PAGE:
Evolution of the Cocktail

1920 to 1933 - Prohibition in the US

On January 16, 1920, the National Prohibition Act became the 18th Amendment to the United States Constitution. This meant it was illegal to manufacture, sell, transport, import, or export any 'intoxicating liquors.’ Despite this, much of the general public still had ways to gain access to the illegal substance, often through speakeasies and private parties. Gangsters focused on bootlegging and moonshine, and Chicago was a centre of booze, gambling and prostitution. Al Capone was the most notorious crime boss and the power behind the illegal activities in Chicago during Prohibition. As a gangster and racketeer, Capone became one of the biggest bootleggers of all time.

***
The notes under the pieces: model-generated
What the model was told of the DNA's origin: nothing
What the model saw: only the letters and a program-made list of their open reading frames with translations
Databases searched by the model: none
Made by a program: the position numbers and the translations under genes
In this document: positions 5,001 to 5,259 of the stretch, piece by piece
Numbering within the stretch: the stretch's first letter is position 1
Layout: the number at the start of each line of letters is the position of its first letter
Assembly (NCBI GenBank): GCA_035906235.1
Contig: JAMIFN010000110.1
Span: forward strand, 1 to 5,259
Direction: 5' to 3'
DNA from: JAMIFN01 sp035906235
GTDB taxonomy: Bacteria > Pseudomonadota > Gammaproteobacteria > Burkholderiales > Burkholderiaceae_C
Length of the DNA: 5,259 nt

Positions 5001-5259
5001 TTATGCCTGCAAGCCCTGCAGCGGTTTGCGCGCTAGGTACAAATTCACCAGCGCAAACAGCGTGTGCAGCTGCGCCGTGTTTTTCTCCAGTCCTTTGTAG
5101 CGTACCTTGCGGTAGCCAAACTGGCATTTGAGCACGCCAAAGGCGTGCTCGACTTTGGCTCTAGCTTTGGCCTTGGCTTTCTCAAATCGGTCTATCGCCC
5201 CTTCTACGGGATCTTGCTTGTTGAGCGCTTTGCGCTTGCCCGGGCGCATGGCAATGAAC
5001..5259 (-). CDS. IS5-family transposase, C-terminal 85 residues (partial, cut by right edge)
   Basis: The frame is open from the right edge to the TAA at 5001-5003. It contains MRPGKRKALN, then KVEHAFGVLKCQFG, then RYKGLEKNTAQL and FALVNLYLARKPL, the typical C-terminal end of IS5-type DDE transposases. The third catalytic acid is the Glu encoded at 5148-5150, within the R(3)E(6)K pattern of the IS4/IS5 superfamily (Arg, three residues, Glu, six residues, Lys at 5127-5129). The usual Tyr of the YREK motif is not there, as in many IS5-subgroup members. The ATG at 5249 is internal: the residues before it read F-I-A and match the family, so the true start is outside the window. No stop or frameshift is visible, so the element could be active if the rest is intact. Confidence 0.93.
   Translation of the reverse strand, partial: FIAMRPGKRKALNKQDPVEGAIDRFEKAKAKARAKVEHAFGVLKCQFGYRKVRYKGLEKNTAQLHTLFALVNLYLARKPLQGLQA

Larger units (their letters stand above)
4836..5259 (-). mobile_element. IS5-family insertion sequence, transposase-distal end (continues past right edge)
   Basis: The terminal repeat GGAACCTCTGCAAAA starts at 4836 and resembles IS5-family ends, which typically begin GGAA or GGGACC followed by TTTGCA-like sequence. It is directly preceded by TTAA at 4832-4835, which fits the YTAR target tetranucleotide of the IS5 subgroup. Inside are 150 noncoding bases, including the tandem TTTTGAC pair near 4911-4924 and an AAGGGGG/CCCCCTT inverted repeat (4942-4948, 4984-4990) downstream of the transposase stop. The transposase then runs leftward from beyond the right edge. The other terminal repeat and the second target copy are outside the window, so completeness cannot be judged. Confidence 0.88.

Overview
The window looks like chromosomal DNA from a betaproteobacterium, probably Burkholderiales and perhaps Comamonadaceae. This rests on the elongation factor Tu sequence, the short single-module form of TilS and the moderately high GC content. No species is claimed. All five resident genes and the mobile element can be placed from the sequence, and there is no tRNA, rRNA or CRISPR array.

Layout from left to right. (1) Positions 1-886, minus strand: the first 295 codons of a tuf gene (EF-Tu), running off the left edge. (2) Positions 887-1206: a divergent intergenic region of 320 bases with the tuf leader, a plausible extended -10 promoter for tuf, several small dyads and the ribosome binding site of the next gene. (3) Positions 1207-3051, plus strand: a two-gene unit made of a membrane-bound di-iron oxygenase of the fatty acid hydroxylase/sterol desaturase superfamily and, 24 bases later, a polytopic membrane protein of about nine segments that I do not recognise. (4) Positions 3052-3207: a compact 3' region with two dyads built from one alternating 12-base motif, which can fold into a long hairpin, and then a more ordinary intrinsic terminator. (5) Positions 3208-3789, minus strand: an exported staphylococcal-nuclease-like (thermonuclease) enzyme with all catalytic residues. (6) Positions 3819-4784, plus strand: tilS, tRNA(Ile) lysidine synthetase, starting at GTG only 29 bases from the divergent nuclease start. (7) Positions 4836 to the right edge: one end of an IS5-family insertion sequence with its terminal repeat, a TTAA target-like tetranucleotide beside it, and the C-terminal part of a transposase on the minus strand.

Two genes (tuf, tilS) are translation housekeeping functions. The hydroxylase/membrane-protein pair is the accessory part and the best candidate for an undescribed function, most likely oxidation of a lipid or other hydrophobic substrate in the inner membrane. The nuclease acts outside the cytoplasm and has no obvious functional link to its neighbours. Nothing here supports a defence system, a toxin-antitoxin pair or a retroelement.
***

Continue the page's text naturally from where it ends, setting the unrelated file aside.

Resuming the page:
The popularity of cocktails at that time was at least partly due to the need to cover up the bad taste of some of the crudely produced hooch served up by the bootleggers. Some of the cocktail recipes used today were invented in the days of Prohibition as cocktail recipes flourished in the illegal bars, parties and clubs of the major American cities.

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